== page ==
Dams Be Damned?
Given that there are more than 45,000 large dams in place worldwide, the central problem of freshwater climate adaptation for the coming century is the best means of managing water infrastructure like dams, irrigation systems, water treatment plants, and hydroelectric power systems. Even conservation issues in most areas of the world are going to involve carefully managing water resources that (somehow) balance development and the integrity of natural systems.
As a freshwater biologist, I instinctively hate most large types of water infrastructure, particularly dams. They tend to last many decades, and some in Turkey, the Middle East, and Asia have even lasted for millennia. They alter waterways in permanent ways, restrict the free movement of species, and profoundly alter flow regime. They can effectively turn a river into a lake, shifting the mix of species to completely different assemblages.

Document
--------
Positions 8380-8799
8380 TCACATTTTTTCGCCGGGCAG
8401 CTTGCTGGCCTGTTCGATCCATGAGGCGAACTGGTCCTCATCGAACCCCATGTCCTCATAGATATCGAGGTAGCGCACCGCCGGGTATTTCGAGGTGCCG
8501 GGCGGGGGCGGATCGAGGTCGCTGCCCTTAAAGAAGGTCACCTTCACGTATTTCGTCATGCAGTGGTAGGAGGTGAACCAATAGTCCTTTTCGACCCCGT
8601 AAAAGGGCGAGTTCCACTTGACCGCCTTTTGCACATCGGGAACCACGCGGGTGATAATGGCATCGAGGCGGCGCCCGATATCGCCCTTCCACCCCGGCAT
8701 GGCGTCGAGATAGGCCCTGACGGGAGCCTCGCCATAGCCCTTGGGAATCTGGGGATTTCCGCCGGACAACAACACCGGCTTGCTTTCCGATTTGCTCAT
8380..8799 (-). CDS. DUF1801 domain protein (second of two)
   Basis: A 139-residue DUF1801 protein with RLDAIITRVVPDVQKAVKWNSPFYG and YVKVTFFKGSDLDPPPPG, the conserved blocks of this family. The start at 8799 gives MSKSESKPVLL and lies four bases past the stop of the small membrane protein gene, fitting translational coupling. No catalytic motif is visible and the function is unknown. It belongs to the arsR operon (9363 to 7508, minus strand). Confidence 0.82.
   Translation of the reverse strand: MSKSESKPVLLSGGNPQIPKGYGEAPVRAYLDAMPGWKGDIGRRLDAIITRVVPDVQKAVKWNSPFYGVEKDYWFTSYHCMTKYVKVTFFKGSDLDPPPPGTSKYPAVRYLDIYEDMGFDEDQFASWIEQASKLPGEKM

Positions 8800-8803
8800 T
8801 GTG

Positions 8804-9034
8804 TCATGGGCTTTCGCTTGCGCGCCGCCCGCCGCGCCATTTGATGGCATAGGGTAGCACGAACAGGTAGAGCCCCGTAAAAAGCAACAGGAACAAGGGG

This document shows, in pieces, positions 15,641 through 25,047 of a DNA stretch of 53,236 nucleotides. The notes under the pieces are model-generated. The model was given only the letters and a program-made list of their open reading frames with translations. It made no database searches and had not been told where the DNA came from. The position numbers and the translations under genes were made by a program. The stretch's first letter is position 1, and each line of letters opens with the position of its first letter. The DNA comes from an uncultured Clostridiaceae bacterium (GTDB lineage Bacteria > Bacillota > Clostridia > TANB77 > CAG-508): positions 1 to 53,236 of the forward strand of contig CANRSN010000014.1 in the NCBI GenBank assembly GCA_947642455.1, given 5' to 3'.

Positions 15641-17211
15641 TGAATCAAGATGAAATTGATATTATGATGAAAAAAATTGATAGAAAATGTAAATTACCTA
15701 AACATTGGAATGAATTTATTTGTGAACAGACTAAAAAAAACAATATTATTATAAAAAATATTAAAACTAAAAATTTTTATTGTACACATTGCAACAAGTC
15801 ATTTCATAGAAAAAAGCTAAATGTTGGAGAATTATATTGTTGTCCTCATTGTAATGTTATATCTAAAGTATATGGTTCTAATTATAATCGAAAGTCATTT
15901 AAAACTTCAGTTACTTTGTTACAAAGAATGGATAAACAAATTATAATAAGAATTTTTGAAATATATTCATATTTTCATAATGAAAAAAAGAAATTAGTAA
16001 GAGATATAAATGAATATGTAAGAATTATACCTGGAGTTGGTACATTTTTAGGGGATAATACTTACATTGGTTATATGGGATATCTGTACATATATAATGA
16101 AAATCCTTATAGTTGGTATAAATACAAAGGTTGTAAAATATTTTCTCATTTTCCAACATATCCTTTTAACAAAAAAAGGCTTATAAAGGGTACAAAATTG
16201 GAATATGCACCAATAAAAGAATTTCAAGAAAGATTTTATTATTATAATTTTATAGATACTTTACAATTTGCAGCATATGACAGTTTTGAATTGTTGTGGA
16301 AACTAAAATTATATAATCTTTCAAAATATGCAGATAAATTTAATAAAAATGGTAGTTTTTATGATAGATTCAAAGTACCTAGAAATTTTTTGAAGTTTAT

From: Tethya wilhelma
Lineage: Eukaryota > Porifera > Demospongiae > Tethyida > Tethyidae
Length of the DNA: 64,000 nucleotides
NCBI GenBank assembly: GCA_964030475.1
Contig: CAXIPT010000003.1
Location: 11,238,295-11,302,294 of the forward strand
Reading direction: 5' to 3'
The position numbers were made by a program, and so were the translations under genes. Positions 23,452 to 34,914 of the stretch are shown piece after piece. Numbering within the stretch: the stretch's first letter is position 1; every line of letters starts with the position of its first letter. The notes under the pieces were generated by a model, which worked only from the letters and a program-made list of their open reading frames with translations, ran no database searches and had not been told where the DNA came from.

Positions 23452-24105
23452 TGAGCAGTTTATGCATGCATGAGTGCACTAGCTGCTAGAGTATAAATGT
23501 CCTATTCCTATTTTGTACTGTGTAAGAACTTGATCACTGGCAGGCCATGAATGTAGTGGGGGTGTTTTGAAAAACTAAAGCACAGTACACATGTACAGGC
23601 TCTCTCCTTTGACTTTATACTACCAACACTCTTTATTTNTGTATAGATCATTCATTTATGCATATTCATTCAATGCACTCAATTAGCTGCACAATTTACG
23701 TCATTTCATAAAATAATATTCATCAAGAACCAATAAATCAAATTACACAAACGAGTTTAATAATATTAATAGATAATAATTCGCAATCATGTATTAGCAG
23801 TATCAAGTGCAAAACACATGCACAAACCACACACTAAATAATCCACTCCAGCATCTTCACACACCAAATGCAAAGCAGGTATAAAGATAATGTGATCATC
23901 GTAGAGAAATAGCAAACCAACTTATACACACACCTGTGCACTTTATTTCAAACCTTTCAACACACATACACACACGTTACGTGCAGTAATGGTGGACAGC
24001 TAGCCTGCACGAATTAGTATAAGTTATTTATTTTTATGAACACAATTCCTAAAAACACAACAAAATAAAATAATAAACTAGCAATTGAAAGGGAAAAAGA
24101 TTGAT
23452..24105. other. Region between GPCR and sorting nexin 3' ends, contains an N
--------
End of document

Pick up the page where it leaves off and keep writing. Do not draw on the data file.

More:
But one of the odd side-effects of my travels of the past eight months has been to develop a new respect for water infrastructure — to learn that at least there are other frames of reference that need to be adopted to understand and appreciate these structures in their own terms. Dams are deeply appealing to most governments, even a way of saying in the case of very large structures, that We have arrived. Three Gorges in China, for instance, now seems to be regarded even by the Chinese government as a debacle, but the level of national pride invested in the structure suggests that it is likely to be with us for some time. Given such staying power, dams usually win against conservationists. Thus, we need to be able to speak their language a little and to appreciate this other world in order to argue against them more effectively.
Dam by Trevor Turpin (2008, Reaktion Books) is a new and mostly accessible foray into this world. Turpin doesn’t address climate change and he has a very limited and myopic view of the conservation implications of water infrastructure, but he does love dams, their history, and the people who make them. And he has some great stories of the creation of the some of the largest and most significant ones of our time: the Hoover Dam, the Thames tidal barrier, Three Gorges, the Aswan dam.